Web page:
Monday, September 27, 2021
Saturday, September 25, 2021
Monday, September 20, 2021
Beijing says it wants integration but critics warn they will struggle to meet CPTPP requirements
SEPTEMBER 20, 2021 by FT reporters
President Carlos Alvarado says rising debt risks instability: ‘we won’t all be OK until we’re all OK’
SEPTEMBER 19, 2021 by Christine Murray
The outgoing chancellor remains far more popular than those hoping to succeed her
SEPTEMBER 8, 2021 by Ben Hall, Europe editor
The haggling in Congress this month over ambitious spending bills will be a defining moment for his presidency
SEPTEMBER 17, 2021 by James Politi in Washington and Colby Smith in New York
SEPTEMBER 16, 2021 by Gideon Rachman, the Financial Times chief foreign affairs columnist talks to the decision-makers and thinkers who are shaping world affairs.
SEPTEMBER 15, 2021 by Gary Jones and William Langley in Hong Kong
But western intervention has left countries trapped in despotism, making continued instability likely
SEPTEMBER 7, 2021 by David Gardner
Okay, you ready to get into something really nitty-gritty about politics, but super important? Redistricting.
You are hearing a lot about it because it’s happening right now across the country, and it will shape which party controls the House, potentially for the next decade. Let’s learn more about it.
What redistricting is, in one sentence: A federally mandated, once-in-a-decade redraw of congressional and state legislative districts based on new census data.
Why it’s happening now: Because new census data just came out this summer. It revealed that for the first time basically ever, the White population is declining. The politically important suburbs are where much of the new, racially diverse growth is happening.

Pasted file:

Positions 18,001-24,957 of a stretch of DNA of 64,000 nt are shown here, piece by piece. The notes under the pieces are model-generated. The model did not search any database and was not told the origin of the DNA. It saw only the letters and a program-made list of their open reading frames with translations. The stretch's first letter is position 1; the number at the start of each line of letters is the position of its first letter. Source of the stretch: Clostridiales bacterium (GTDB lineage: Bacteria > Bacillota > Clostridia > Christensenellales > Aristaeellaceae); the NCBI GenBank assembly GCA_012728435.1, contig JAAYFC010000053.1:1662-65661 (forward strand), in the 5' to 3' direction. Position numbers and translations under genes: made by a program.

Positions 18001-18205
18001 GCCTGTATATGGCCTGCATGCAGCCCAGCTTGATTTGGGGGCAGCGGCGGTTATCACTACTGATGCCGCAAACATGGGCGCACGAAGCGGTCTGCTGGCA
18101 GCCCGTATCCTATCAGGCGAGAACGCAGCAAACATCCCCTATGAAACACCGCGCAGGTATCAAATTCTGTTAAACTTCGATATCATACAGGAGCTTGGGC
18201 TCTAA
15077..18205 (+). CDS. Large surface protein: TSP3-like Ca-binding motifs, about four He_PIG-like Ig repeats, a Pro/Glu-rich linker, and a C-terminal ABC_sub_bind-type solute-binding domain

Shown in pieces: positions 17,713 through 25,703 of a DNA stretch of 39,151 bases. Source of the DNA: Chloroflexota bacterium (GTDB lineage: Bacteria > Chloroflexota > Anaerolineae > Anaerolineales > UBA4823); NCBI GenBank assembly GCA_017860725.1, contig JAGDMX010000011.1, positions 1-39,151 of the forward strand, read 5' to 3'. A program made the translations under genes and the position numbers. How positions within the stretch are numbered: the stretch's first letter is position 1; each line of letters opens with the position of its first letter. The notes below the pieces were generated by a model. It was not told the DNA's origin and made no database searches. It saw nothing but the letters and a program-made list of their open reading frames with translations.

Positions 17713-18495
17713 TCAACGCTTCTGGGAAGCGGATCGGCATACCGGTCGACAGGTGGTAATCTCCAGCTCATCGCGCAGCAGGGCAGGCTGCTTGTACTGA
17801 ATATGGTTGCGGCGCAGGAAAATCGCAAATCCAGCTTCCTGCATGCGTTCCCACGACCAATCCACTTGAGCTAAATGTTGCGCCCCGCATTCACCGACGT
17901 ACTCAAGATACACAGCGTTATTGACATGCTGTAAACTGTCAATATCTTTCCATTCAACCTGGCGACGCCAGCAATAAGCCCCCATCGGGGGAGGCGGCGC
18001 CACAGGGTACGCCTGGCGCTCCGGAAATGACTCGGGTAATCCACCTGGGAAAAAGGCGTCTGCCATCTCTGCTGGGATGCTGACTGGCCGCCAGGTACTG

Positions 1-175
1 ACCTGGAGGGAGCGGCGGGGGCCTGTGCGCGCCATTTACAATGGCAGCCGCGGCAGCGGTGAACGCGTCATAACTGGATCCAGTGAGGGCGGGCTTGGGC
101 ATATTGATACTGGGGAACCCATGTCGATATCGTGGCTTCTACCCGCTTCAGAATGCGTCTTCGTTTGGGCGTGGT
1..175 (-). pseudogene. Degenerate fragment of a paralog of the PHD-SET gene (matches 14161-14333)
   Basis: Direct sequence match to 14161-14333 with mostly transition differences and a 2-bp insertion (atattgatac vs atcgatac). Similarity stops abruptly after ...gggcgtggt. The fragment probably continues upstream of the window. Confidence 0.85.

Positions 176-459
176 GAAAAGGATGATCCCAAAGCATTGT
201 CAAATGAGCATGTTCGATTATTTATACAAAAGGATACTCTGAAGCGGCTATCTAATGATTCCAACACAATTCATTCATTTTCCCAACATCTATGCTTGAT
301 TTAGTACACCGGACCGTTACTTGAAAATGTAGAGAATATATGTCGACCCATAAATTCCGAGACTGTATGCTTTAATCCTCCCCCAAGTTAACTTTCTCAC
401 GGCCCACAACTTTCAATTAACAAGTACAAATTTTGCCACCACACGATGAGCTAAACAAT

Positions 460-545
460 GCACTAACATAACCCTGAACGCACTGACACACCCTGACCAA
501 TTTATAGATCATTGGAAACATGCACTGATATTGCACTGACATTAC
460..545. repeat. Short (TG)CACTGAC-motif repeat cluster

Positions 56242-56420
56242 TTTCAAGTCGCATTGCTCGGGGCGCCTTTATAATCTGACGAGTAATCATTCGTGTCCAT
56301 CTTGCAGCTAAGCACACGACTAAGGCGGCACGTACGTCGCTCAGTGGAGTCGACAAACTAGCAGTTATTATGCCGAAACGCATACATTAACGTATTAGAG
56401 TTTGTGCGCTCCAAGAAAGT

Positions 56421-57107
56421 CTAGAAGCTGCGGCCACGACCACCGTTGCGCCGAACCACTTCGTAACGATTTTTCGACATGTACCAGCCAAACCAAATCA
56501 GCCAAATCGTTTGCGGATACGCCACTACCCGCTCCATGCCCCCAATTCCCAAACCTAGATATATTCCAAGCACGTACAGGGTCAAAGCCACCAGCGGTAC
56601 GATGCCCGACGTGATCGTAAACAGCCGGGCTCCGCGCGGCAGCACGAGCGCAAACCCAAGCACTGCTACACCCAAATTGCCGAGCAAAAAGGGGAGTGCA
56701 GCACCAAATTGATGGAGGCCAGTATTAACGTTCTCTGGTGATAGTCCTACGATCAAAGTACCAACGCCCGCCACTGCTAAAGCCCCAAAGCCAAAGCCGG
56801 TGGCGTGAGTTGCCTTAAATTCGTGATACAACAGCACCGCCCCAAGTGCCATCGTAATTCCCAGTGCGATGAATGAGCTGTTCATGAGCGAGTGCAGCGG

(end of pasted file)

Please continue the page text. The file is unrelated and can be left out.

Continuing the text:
How redistricting works: In most states, state lawmakers control the redraw process.
Army Chief: We're Not Pushing Critical Race Theory
By Elizabeth Howe
Just one day after the removal of Richmond’s Robert E. Lee statue, Army Chief of Staff Gen. James McConville pushed back on claims that the military is attempting to “indoctrinate” troops into critical race theory.Read more »
Five Ways 9/11 Changed the Defense Industry // Marcus Weisgerber: More outsourcing, more services contracts, more generals on corporate boards—and that's just for starters.
The Marines Are Copying the Air Force's Efforts to Counter Online Disinformation // Brandi Vincent: Meanwhile, the Army is trying to get inside perpetrators' OODA loops.
Boost Defense Spending? Congress Owes Us a Better Explanation // Billy Ostermeyer: The proposed 2022 budget plus-ups add to a long history of hiding flimsy arguments behind dramatic rhetoric.
The U.S. Should Get Serious About Submarine Cable Security // Justin Sherman: Three trends are accelerating risks to underwater cables' security and resilience.
Will Congress Ever Repeal Its Post-9/11 War Authorizations? // Jacqueline Feldscher: The passage of two decades since the Sept. 11 terror attacks might be a "wake-up call" for lawmakers.
Tell Us Why Small Businesses Can't Get Contracts, Pentagon Asks // Courtney Bublé: The department has met its goals in that area, but is looking to do even better.